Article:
Hamline Faculty call on university president to resign amid dispute over art, academic freedom

Hamline University Faculty on Tuesday overwhelmingly called for college President Fayneese Miller to resign, saying they “no longer have faith” in her ability to lead the institution after administrators “mishandled” a controversy over Islamic art and academic freedom.

“It became clear that the harm that’s been done and the repair that has to be done, that new leadership is needed to move that forward,” Jim Scheibel, president of the Hamline University Faculty Council, said in an interview Tuesday.

Miller had not responded to requests for comment by Tuesday evening. In an interview Monday, Miller said the incident has been painful and uncomfortable and described it as “a learning experience.”

The call for Miller’s resignation comes at a tense time for the St. Paul private university, which drew international attention after it decided not to renew the contract for an art instructor who showed images of the Prophet Muhammad in class.

During an online art class in October, Adjunct instructor Erika López Prater showed students two centuries-old artworks that depicted the prophet receiving a Revelation from the Angel Gabriel that would later form the basis for the Qur’an.

One student in her class, Aram Wedatalla, president of the Muslim Student Association, contacted administrators and told them she was offended and the instructor’s “trigger warning” was proof she shouldn’t have shown the images. Some Muslims believe images of the Prophet Muhammad are strictly prohibited while others have artwork of him in their homes.

Fellow instructors and groups promoting academic freedom largely rallied around López Prater, saying she had done more than most professors to prepare students for the images and to provide them with opportunities to avoid seeing them.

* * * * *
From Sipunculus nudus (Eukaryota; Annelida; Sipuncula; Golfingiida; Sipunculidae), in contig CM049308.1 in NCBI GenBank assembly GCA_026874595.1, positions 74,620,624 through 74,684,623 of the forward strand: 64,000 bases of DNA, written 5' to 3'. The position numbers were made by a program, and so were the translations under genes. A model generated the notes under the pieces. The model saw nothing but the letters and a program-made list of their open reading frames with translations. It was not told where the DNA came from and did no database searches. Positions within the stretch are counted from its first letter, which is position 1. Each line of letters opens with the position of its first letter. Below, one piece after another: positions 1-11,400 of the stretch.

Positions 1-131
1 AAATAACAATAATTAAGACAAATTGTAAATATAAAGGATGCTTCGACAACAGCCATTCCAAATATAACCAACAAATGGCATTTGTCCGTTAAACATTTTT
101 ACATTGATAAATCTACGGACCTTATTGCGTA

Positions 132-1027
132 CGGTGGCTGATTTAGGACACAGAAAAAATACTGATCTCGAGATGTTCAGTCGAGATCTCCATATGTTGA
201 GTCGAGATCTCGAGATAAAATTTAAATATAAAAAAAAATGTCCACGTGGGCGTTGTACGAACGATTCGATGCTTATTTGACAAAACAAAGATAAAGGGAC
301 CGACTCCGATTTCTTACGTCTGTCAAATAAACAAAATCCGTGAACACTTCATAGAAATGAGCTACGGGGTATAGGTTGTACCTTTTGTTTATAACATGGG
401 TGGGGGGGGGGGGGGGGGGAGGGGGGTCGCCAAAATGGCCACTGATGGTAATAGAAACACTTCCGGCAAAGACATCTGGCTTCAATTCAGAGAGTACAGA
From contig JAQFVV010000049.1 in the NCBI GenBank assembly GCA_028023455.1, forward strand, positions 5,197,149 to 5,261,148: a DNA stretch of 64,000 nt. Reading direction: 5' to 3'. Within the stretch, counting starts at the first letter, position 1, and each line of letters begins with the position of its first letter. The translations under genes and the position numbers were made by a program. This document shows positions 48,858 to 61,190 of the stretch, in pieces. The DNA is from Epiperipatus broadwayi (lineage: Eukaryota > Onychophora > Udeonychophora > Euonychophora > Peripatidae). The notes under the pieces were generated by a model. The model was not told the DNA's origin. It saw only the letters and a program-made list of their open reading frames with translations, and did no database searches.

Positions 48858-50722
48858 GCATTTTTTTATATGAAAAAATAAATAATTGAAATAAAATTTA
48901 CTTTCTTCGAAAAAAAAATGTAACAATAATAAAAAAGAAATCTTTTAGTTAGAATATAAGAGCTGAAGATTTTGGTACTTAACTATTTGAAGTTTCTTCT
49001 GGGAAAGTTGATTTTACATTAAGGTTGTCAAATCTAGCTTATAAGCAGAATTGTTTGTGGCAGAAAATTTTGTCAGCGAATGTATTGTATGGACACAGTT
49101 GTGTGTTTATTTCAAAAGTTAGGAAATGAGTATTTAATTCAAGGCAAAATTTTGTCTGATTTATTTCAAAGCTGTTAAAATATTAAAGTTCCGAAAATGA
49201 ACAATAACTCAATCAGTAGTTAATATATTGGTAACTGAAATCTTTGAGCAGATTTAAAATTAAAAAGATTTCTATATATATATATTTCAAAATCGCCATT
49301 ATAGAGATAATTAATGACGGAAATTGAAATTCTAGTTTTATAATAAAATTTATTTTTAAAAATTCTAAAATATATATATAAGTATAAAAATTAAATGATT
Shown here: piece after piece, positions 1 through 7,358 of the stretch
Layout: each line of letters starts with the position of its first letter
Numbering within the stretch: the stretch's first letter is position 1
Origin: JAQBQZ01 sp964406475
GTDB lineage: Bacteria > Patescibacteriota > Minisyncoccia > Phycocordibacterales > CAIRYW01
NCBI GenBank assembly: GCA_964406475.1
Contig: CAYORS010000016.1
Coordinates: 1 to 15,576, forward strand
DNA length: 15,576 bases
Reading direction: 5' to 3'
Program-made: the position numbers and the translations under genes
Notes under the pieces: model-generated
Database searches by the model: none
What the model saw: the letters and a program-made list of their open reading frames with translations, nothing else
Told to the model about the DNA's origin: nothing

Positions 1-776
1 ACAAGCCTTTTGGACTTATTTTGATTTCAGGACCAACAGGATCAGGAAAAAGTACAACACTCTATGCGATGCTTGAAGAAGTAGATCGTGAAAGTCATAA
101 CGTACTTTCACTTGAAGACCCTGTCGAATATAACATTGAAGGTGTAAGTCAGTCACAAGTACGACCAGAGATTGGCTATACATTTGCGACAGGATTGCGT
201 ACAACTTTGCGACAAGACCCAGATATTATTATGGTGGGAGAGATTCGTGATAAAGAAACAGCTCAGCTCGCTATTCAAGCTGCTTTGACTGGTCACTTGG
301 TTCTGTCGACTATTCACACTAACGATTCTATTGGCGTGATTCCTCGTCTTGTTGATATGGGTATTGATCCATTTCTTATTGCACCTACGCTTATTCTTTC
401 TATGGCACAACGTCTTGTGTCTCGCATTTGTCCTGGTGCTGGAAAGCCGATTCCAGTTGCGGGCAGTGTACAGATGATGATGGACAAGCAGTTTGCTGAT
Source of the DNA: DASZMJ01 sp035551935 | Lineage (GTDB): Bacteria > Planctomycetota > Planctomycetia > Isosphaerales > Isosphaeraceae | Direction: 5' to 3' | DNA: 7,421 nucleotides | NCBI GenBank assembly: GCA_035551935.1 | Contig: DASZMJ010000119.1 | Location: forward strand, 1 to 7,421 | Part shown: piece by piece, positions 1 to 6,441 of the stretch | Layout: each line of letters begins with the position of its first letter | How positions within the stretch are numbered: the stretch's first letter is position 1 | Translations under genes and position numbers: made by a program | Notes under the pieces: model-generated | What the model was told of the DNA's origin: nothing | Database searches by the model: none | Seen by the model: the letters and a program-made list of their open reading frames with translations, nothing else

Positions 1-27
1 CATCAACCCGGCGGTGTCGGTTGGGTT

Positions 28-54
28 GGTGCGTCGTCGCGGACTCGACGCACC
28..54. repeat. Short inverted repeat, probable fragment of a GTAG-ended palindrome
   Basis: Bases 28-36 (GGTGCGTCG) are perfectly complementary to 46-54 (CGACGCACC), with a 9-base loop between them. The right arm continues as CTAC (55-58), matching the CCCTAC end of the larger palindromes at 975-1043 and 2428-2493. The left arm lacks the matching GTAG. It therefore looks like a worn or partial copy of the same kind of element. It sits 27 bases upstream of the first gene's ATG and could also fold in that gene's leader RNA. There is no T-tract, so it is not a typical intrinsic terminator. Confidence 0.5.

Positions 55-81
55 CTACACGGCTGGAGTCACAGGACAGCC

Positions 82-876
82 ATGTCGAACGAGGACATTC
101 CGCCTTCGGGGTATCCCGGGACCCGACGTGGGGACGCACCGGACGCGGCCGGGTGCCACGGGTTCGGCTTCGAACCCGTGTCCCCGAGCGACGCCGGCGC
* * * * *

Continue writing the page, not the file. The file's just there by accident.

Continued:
Local and national Muslim groups offered differing opinions. Some said the school had to act to protect a student whose faith had been offended, while others said the university’s decision to describe the incident as Islamophobic ignored diversity within Islam.

Faculty members Troubled by Miller’s handling of the incident met multiple times to decide how they wanted to respond, Scheibel said.

Scheibel said 71 of 92 Faculty members who participated in a council meeting Tuesday approved the statement that called for Miller to resign immediately. Twelve voted against it, and another nine abstained. Scheibel said the university has about 130 faculty members in total.

The Faculty members’ statement said they affirm both academic freedom and their responsibility to provide an inclusive learning environment and “these values ​​neither contradict nor supersede each other.”

It said they reject “unfounded accusations of Islamophobia” and threats that have recently been targeting students and other community members. It calls for “due process for all Hamline community members.”

López Prater has sued Hamline for defamation, religious discrimination and breach of contract, among other things. After she filed the lawsuit, Miller and Board of Trustees Chair Ellen Watters issued a joint statement that said: “Like all organizations, sometimes we misstep.”

“In the interest of hearing from and supporting our Muslim students, language was used that does not reflect our sentiments on academic freedom,” the pair wrote. “Based on all that we have learned, we have determined that our usage of the term ‘Islamophobic’ was therefore flawed. We strongly support academic freedom for all members of the Hamline community. We also believe that academic freedom and support for students can and should co-exist.”

Miller took the job as Hamline’s president in 2015 after serving as the Dean of the college of education and social services at the University of Vermont. Before that, she spent decades working at Brown University, where she served as director for the Center for the Study of Race and Ethnicity in America.

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